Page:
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Good news report from Canada
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22 April 2008
29 March was the 29th day of the ninth month of the 2nd year of Canadian national consciousness rising to invincibility, as indicated by the following press reports:
29 March 2008
The Globe and Mail - Boom times down on the organic farm (29 March 2008) As one of the pioneers of organic farming in Canada, Gert Lund has long struggled to compete with big farmers who do things the conventional way, producing their crops with herbicides or pesticides. However, things couldn't be going better for Mr Lund. The explosion in demand for organic produce means that Lund's Organic Farm, which has produced organic vegetables near Innisfail, in central Alberta since 1988, is performing rather better than conventional farms. 'We've gone past the conventional [farms] and we've been doing better than them for the last two or three years,' said Mr Lund. 'The market is so hot right now—we're doing alright, that's for sure.' Mr Lund isn't the only farmer to appreciate the benefits of going organic. Statistics Canada says the number of organic farms in Canada increased by almost 60 per cent between 2001 to 2006 and continues growing.
CBC News - Organic farmers lagging behind demand at the supermarket: StatsCan (28 March 2008) Canada's organic farmers are having a hard time meeting demand at the grocery store, a Statistics Canada study suggests. Another survey by the Organic Agriculture Centre of Canada found that certified organic milk production spiked dramatically to 40.8 million litres in 2005-06, from 10.7 million litres in 2000-01. It also shows the greatest per capita demand for organic food is in British Columbia, where organic sales account for 26 per cent of the country's organics market.
The Toronto Star on environment still number one issue (29 March 2008) A recent national survey showed that Canadians are worried about the climate: the environment still displaces both the economy and health care as the public's number one concern. In this poll, 89 per cent of respondents said they believe we face serious consequences if we don't act promptly and decisively to address global warming. Concern for the environment runs deep. So companies that get out in front—corporate executives who show that their interest, the public interest, and environmental sustainability all overlap—don't have to fear the reaction of a public that's ready to run, says James Hoggan, founder and president of the public relations firm, James Hoggan & Associates, which sponsored the survey along with The Climate Project—Canada. [Mr Hoggan is also Chair of the David Suzuki Foundation.]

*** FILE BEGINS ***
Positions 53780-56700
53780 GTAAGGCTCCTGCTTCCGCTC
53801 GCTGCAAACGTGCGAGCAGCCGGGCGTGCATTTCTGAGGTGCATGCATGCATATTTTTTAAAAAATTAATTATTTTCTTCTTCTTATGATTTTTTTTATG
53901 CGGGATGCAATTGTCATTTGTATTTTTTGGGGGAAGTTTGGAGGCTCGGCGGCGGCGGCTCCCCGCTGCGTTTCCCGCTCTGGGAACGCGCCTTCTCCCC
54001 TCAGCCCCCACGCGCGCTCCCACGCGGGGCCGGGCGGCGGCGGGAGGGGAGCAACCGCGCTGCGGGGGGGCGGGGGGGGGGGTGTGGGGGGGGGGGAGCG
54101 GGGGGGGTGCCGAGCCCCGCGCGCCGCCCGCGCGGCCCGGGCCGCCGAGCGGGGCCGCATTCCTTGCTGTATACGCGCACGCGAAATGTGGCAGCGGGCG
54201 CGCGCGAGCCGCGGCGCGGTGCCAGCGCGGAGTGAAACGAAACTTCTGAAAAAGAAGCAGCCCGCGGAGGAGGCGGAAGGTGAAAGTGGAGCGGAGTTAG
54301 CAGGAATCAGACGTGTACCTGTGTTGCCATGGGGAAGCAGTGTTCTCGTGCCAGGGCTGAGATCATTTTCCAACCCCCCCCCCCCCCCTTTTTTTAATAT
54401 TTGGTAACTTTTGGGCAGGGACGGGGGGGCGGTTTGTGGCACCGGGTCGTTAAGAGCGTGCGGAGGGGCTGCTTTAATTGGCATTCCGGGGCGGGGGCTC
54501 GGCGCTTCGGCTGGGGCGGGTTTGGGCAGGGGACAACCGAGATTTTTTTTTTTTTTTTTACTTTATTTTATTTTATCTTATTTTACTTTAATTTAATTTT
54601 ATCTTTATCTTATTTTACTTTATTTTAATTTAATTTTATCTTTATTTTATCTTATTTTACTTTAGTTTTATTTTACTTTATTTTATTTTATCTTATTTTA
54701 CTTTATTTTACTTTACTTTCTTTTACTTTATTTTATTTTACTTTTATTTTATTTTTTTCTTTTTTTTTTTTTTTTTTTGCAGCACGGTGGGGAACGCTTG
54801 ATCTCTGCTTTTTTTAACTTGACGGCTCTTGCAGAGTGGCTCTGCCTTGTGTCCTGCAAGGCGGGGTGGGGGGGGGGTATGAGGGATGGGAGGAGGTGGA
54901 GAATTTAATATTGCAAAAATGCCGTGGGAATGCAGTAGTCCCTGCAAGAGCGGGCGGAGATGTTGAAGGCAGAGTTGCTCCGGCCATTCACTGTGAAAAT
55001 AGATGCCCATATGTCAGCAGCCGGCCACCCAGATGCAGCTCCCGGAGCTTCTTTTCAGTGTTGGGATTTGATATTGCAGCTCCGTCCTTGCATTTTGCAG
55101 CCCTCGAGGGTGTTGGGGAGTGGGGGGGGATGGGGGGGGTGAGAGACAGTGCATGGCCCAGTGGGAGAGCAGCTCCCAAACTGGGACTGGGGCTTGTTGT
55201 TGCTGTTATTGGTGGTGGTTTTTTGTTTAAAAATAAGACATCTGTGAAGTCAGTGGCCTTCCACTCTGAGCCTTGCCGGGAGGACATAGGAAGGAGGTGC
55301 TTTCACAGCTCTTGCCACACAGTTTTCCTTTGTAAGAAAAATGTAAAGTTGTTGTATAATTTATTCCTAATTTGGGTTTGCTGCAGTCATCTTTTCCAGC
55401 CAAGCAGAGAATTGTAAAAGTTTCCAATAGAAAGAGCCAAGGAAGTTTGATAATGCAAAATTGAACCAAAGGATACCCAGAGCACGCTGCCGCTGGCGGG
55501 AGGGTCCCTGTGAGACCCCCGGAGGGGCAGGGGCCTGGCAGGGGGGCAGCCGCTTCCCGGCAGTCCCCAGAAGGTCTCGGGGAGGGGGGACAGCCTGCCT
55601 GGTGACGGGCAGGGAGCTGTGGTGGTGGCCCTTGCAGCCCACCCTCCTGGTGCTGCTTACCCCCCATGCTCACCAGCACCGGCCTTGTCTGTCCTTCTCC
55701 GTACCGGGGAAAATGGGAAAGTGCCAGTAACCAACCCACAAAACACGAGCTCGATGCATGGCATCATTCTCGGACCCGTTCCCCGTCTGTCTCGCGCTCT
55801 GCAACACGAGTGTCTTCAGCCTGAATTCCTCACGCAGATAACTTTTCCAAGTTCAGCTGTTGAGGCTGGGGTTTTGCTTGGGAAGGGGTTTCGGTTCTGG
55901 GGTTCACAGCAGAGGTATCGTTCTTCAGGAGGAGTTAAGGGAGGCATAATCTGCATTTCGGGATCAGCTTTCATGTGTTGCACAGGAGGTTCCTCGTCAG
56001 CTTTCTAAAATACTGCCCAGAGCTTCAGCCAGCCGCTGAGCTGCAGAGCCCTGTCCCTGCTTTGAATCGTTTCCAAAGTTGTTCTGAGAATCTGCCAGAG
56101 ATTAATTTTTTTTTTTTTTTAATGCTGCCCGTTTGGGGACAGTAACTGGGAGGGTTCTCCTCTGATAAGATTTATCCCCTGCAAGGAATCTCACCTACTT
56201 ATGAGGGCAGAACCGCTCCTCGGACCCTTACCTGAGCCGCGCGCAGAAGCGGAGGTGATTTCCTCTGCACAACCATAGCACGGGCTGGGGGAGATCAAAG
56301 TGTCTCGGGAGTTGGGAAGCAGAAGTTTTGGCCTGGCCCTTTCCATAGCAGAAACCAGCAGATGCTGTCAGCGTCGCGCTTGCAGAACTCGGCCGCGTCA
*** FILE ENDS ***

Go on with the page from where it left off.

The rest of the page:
The Vancouver Sun - Bike, transit use rising along with gas prices (28 March 2008) British Columbians lead Canada in turning to bicycles, public transit, or selling their cars as an alternative to paying more on gas, according to an Angus Reid Strategies survey conducted 19 and 20 March. British Columbians led Canada in biking more often (eight per cent), considering to sell their car (12 per cent), or taking transit (14 per cent). Mario Canseco, Angus Reid director of global studies, said in an interview that the survey reaffirms something the pollsters have seen before: People in this province tend to have a higher eco-consciousness than most Canadians.
CanWest News Service - Federal surplus remains fat—for now (28 March 2008) The federal government was running a C$10 billion surplus 10 months into the current fiscal year, only C$200 million shy of the surplus projected earlier for the full year, the Finance Department reported. The surplus for the month of January, meanwhile, was only C$600 million—a quarter of the C$2.4 billion the previous January, reflecting declines in revenues in personal income tax from rate reductions and in GST revenue, where the rate was cut to 5% from 6%, as well as higher spending by federal departments and agencies, and increased transfer payments. Revenues, meanwhile, rose by 5.2 per cent—thanks to higher revenues, especially from corporate income taxes.